PESTICIDE EXPOSURE AND END-STAGE RENAL DISEASE AMONG PESTICIDE APPLICATORS AND THEIR SPOUSES IN THE AGRICULTURAL HEALTH STUDY Public Deposited

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  • March 19, 2019
Creator
  • Lebov, Jill
    • Affiliation: Gillings School of Global Public Health, Department of Epidemiology
Abstract
  • Experimental studies suggest a relationship between pesticide exposure and renal impairment, but epidemiological research on the long-term effects of chronic low-level and acute pesticide exposure on renal disease risk is limited. This study investigated the relationship between end-stage renal disease (ESRD) risk and 1) long-term use of and exposure to specific pesticides; 2) short-term high-level pesticide exposures; and 3) farming and household factors that may increase exposure to pesticides, among male licensed pesticide applicators (N=55,580) and their wives (N=32,099) in the Agricultural Health Study (AHS). AHS participants reported pesticide use and exposure via self-administered questionnaires at enrollment (1993-1997). Associations between ESRD and pesticide exposures were estimated with Cox proportional hazard regression models controlling for age at enrollment, state of enrollment (applicator analyses only), and personal use of any pesticide (wives analyses only). ESRD cases were identified via linkage to the United States Renal Data System (USRDS). Standardized incidence ratios (SIRs) were calculated to compare ESRD incidence rates in the AHS cohort to the general population. We identified 320 and 103 ESRD cases diagnosed between enrollment and 31 December 2011 among pesticide applicators and wives, respectively. Among applicators, ESRD risk was elevated with use of the fungicide metalaxyl, and the herbicides imazethapyr, paraquat, and petroleum oil, with positive exposure-response trends observed for paraquat, pendimethalin, and the insecticide chlordane. Medical visits due to pesticide use were associated with ESRD. Among wives who never applied pesticides, ESRD risk was significantly associated with husbands' ever use of paraquat and butylate, with a positive exposure-response trend observed for husband's cumulative use of these pesticides. Positive associations were observed with private well proximity to pesticide mixing areas, washing pesticide-exposed clothing with the family wash, and spending >10 hours in the sun during the growing season, though estimates were imprecise. ESRD incidence rates were lower among applicators and wives compared to the general population. Our findings support a possible association between ESRD risk and chronic exposure (both direct and indirect) to certain pesticides and suggest that pesticide exposures resulting in medical visits may increase the risk of incident ESRD.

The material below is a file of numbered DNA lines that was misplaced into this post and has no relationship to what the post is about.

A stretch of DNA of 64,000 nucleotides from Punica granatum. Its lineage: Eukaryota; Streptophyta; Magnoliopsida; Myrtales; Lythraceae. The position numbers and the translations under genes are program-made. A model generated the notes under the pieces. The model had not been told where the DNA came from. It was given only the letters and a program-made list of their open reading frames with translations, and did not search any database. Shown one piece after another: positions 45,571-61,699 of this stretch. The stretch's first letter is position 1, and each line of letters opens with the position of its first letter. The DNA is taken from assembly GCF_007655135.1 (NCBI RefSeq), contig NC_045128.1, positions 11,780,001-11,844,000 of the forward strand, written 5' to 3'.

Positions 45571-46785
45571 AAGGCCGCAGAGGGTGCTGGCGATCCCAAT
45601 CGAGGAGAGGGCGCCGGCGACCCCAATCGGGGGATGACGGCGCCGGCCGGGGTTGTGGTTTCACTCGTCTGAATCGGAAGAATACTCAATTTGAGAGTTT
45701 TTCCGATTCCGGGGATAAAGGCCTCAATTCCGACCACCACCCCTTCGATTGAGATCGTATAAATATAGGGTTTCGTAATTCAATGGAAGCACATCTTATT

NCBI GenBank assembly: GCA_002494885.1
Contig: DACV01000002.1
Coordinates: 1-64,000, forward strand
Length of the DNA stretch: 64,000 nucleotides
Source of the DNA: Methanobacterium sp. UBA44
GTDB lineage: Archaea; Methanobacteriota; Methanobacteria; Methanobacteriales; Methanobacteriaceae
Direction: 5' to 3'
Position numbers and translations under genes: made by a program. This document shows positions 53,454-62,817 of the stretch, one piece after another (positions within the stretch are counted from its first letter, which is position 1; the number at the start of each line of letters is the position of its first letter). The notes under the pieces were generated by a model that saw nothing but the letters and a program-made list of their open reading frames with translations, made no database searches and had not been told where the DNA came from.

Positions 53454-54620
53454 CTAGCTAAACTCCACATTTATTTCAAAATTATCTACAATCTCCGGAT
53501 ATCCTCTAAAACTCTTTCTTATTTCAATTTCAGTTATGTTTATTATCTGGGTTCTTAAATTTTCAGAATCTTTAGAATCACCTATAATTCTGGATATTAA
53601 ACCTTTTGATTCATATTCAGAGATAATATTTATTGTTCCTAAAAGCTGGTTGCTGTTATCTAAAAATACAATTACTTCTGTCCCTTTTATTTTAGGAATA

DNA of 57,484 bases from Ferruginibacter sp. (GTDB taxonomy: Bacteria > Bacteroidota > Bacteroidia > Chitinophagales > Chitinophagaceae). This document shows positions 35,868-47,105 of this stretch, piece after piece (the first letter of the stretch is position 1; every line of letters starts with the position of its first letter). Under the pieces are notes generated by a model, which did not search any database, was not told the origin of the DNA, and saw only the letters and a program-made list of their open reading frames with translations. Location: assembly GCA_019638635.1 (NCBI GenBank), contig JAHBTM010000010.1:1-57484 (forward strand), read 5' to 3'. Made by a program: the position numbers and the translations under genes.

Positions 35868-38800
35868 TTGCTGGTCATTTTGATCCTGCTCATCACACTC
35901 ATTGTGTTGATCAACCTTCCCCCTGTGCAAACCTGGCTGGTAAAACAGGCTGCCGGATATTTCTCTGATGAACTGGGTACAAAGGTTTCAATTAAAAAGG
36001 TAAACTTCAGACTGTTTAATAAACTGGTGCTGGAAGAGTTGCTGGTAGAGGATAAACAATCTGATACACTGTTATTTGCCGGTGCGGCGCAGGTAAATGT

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  • In Copyright
Advisor
  • Hoppin, Jane
  • Richardson, David
  • Sandler, Dale
  • Engel, Lawrence
  • Hogan, Susan
Degree
  • Doctor of Philosophy
Degree granting institution
  • University of North Carolina at Chapel Hill Graduate School
Graduation year
  • 2014
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  • Chapel Hill, NC
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